The claimant testified all drivers worked a 12-hour shift and when one shift brought their cabs in to the garage the other shift took them out. The two drivers who shared the driving of a cab could agree upon the times of the shifts. However, if the drivers could not reach an agreement, one driver would pick up his cab at 5 o'clock in the afternoon and return it to the garage at 5 o'clock in the morning. Not all drivers drove on a shift basis. Some drivers leased cabs with an option to buy the cab, and other drivers worked on a part-time basis.
Anderson testified that James Morgan told him the company had the necessary workmen's compensation insurance to take care of everything when he visited him in the hospital. After the claimant was discharged from the hospital he went to the garage and asked James Morgan how he should go about filing claim for workmen's compensation. Morgan sent him to see a Mr. Daige, who was an insurance agent. Daige told the claimant to complete claim forms and told him the insurance company would call him. After a month he called Daige, who arranged to meet with him. Anderson testified Daige offered him an undisclosed amount of money to settle his claim. Anderson refused the money and filed a claim with the Industrial Commission.
An arbitrator found the relationship of employer and employee existed between Morgan and the claimant on November 23, 1970. He found that the claimant had sustained accidental injuries arising out of and in the course of employment and entered an award for 27 weeks of compensation for temporary total disability, an award of 114 weeks for 60% permanent and complete loss of use of his left hand and $5,502.20 for medical, surgical and hospital expenses.
On review before the Industrial Commission, Mansfield Zinamon, the manager of the Morgan Cab Company, testified that a driver was not under obligation to answer calls from the dispatcher, even though there was a sign posted in the garage to that effect. On cross-examination he testified that he inspected the drivers each day to insure they were sober. If a driver was not sober Zinamon would not permit him to drive a cab. He said that he had authority to refuse to let a driver have a cab if there had been serious customer complaints against him and he exercised that authority on occasion. The witness said that he had also refused to let a driver have a cab because he had used "foul language" in the garage and that he had refused to let drivers take cabs because of other reasons. He admitted that he, too, had told the claimant after his injury that he believed the claimant was covered by the company's workmen's compensation insurance. Morgan made an offer of proof that the reason the company had secured the workmen's compensation insurance was because the city's commissioner of taxicabs would not issue a license for any cab, whether it was used as a leased cab or not, without a workmen's compensation policy being issued to cover the cab's driver.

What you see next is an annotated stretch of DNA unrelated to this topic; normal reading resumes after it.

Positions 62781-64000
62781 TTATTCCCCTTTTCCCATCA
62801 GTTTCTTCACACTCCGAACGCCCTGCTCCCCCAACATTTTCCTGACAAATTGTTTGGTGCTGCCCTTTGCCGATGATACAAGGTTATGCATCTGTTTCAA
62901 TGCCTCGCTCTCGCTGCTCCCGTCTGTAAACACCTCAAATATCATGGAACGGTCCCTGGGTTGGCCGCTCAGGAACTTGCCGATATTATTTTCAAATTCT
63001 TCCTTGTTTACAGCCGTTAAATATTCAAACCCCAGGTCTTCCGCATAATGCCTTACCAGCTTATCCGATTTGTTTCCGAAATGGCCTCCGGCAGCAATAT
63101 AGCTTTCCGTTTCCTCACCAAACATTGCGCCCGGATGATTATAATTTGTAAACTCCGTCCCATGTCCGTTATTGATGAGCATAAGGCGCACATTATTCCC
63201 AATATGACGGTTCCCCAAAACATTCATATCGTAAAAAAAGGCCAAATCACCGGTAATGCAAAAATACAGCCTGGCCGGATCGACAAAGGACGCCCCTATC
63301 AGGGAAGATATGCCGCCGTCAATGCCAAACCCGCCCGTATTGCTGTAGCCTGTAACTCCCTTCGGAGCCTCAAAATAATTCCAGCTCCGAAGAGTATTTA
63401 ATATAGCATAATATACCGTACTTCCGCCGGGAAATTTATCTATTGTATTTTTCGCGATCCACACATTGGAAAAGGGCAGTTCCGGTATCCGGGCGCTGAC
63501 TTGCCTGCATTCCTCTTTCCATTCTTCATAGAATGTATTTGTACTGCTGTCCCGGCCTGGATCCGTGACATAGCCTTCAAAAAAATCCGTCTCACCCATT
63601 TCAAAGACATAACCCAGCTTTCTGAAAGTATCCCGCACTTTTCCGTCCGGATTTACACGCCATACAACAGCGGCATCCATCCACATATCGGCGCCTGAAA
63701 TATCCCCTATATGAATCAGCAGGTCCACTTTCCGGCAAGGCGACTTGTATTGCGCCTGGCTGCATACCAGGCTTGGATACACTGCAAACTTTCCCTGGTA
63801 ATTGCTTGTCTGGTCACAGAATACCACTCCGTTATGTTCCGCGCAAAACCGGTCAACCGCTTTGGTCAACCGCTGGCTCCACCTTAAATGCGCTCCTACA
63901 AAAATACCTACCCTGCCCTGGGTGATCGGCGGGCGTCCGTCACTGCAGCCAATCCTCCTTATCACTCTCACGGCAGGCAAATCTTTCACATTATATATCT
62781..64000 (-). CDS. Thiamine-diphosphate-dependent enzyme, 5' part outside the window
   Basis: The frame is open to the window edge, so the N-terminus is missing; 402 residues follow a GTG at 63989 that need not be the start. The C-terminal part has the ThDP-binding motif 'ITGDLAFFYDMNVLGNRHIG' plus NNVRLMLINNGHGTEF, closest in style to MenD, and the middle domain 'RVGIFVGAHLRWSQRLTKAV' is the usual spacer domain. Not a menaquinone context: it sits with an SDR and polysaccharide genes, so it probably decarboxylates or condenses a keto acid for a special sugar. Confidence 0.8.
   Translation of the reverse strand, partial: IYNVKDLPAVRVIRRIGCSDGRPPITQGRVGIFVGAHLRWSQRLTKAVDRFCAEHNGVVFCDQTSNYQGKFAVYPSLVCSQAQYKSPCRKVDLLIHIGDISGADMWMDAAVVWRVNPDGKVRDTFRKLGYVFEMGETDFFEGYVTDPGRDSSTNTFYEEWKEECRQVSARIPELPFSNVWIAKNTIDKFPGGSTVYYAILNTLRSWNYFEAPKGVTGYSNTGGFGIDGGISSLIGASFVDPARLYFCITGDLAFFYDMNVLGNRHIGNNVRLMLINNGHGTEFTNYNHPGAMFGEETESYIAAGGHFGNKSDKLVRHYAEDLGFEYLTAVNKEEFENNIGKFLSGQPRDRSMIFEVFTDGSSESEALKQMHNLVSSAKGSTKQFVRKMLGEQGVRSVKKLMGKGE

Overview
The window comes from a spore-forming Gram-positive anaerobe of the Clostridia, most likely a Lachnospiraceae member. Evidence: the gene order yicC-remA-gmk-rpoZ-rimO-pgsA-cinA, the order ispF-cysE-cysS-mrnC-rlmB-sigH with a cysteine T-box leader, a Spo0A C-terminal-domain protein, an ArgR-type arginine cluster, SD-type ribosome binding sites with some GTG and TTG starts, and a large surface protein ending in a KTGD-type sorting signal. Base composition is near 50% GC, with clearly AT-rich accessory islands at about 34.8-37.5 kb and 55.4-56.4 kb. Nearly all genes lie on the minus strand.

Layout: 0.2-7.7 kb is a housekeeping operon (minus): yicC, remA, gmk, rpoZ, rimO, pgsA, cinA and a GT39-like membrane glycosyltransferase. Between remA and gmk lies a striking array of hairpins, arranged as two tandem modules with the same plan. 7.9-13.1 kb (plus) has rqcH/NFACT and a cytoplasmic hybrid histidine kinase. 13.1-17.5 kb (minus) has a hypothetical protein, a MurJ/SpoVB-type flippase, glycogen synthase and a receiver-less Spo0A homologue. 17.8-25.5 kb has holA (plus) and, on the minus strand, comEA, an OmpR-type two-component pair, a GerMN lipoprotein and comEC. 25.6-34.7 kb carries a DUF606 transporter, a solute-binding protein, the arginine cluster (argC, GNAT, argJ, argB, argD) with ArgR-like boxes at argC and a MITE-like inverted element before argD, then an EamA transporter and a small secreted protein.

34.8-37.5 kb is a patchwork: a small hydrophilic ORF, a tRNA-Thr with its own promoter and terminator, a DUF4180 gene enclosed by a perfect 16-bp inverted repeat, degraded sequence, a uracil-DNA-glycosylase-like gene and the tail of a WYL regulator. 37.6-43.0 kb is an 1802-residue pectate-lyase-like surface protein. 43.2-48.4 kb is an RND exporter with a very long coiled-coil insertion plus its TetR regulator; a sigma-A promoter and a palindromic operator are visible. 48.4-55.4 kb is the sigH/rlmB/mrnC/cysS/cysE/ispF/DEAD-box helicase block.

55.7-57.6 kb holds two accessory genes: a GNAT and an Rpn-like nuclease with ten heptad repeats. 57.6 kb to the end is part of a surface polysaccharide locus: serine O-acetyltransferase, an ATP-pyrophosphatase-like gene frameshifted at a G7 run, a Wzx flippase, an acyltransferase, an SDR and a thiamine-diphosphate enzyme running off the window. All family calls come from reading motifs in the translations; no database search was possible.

There is no inflexible rule applicable in all situations to determine whether one is an employee or has some other status. O'Brien v. Industrial Com., 48 Ill.2d 304, 305.
In Lawrence v. Industrial Com., 391 Ill. 80, where the issue was whether the claimant was an independent contractor or an employee, this court said: